As I’m leaving the grounds of the Malmö FF academy, assistant first team coach Andreas Georgson beckons for me to hurry back, keen to set the record straight “We have been misinterpreted with this winning thing a lot. People think “OK, Malmö don’t care about winning anymore” and that is the biggest misunderstanding you can find. We want our players to be really competitive and feel the need to win; this is football after all!”
When one thinks of Sweden, it’s easy to picture beautiful, blue-eyed blondes and lavish lakeside retreats; and the capital of the Skåne County has plenty of those. Though with prettily cobbled central streets dating from the 1500s and soulful modern buildings which nestle easily alongside acres of elegant parkland, this is an afflicted place.
Named as the ‘crime capital of Sweden’, Malmö has gathered a reputation with certain neighbourhoods labelled as ‘no-go zones’. Various media outlets have pointed towards the huge influx of refugees – linking the increasing rates of immigration to the crime issues – yet for the city’s football club, the number of diverse cultures coming in is viewed as a key asset to their identity.
“It’s impossible to keep track of the backgrounds here and it’s turned into something really cool for us. It’s never once been something we’ve focussed on since I started.”
Georgson continues “There’s always new kids coming in with new backgrounds. I’ve never seen any player with a racist subconscious or mindset even. It’s a part of Malmö and if you’re here with us, you’re a Malmö citizen and that’s it!”
Having been employed as head of youth scouting for more than a decade before landing his role with the first team, Georgson concedes “Maybe the parents are our test as they’re so different in backgrounds. We don’t have them so close and some of them don’t speak Swedish. Some of them are really academic and others have never really had the chance to take in academic information.”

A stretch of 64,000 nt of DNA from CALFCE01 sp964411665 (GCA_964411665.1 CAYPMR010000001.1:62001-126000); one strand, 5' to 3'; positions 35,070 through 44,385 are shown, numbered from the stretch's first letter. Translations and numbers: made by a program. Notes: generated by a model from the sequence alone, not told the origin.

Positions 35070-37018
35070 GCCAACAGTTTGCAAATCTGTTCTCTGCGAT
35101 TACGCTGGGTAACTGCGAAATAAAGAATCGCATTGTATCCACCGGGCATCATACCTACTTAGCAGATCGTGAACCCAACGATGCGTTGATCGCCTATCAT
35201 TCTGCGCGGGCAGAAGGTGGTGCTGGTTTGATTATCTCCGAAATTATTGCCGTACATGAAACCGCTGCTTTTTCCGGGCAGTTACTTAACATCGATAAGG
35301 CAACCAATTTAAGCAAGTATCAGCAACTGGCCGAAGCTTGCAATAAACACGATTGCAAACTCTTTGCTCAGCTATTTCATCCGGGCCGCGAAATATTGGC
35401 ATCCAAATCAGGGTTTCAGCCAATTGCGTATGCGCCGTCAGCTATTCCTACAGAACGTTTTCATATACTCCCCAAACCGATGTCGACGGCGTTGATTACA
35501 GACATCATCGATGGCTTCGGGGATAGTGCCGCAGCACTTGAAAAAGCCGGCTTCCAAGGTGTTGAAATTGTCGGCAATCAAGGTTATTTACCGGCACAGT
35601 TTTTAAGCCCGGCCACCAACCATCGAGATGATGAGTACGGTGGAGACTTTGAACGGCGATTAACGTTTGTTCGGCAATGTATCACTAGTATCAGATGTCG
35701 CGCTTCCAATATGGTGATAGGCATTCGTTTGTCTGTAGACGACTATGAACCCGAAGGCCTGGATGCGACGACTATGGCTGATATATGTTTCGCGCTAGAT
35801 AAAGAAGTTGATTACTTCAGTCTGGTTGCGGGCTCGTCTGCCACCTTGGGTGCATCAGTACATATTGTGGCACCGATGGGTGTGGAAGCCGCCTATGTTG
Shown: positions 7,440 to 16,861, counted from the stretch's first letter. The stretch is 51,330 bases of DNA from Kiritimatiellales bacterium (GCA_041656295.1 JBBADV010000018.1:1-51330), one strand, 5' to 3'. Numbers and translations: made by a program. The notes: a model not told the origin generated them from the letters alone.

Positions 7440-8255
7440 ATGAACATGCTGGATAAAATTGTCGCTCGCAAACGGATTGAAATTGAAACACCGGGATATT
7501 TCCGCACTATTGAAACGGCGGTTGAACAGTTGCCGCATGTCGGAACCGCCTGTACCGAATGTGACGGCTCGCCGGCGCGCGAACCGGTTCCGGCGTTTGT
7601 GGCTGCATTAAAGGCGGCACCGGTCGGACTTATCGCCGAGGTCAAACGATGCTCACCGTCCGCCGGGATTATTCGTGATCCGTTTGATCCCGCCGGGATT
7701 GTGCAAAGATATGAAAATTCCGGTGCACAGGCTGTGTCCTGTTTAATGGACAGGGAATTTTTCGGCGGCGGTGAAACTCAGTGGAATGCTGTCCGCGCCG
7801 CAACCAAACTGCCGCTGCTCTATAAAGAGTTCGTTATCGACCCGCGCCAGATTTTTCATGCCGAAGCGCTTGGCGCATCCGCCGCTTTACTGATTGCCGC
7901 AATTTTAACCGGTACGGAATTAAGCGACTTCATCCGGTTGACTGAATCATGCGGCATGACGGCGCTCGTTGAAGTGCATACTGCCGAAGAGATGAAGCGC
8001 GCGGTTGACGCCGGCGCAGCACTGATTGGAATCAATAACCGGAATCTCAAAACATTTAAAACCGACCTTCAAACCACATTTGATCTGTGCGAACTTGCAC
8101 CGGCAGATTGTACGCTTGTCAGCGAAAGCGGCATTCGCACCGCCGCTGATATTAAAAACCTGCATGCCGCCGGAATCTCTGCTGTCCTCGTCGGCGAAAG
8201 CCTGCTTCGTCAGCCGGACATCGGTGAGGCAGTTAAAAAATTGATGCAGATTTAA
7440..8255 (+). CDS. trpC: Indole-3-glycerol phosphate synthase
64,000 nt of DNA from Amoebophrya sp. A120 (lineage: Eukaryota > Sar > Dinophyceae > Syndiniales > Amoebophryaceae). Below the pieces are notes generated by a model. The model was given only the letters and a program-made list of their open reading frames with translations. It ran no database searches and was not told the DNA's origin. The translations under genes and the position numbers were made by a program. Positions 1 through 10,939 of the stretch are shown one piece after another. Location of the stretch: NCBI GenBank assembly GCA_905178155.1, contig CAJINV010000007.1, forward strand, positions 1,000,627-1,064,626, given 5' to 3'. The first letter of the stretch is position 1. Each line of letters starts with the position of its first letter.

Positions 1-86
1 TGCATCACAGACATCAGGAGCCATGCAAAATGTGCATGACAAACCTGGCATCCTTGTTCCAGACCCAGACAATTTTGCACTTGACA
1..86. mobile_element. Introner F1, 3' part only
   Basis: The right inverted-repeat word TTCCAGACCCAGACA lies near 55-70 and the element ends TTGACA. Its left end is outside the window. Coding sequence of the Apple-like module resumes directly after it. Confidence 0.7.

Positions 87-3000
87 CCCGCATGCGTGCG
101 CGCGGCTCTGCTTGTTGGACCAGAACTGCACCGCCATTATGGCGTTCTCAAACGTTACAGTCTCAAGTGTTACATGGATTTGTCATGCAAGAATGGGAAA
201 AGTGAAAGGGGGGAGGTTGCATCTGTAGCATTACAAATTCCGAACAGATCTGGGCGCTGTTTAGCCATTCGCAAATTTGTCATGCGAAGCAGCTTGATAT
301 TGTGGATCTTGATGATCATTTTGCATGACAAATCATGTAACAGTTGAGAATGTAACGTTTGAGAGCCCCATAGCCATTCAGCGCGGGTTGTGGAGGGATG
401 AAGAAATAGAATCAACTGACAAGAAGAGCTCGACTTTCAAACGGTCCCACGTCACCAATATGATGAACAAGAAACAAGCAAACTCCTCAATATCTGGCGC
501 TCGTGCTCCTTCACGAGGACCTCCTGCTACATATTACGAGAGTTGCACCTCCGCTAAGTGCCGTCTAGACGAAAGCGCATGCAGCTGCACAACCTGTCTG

“It’s such a broad group of people so I think there is a bigger challenge for us. Some of the things we say must fly straight over their heads as it’s so far from what their picture of what football, and certainly youth football, was when they grew up in Yugoslavia or Italy or Africa.”
Georgson uses the example of an incensed parent once forcing his child to leave the club: “We put the boys in extremely hard situations; it’s a great challenge to be a goalkeeper at this academy as we don’t let them just kick the ball wherever, they have to find a solution. His father was extremely upset with us whenever his son made a mistake when playing out and claimed we were making his child “look like a fool””
“There’s a club that play not too far from here and they rely heavily on their under 17’s and 19’s to stay in the highest league, because otherwise they would lose all their best players throughout the academy; they have to be result focussed. It’s so easy for them to find the short-term gains in training sessions, which I’m certain will lead to a worse education for the players.”
“We signed a young forward from there and he was a natural finisher who had played in a side that just put the ball up there for him to tap goals in, but we wanted him to work on the other areas of his game where he needed development. We asked questions of him in order to challenge him and his father once called me after a game claiming “You’re ruining his career. He was almost in the national team and now he’s lost all his confidence as you’re forcing him to be something he’s not!”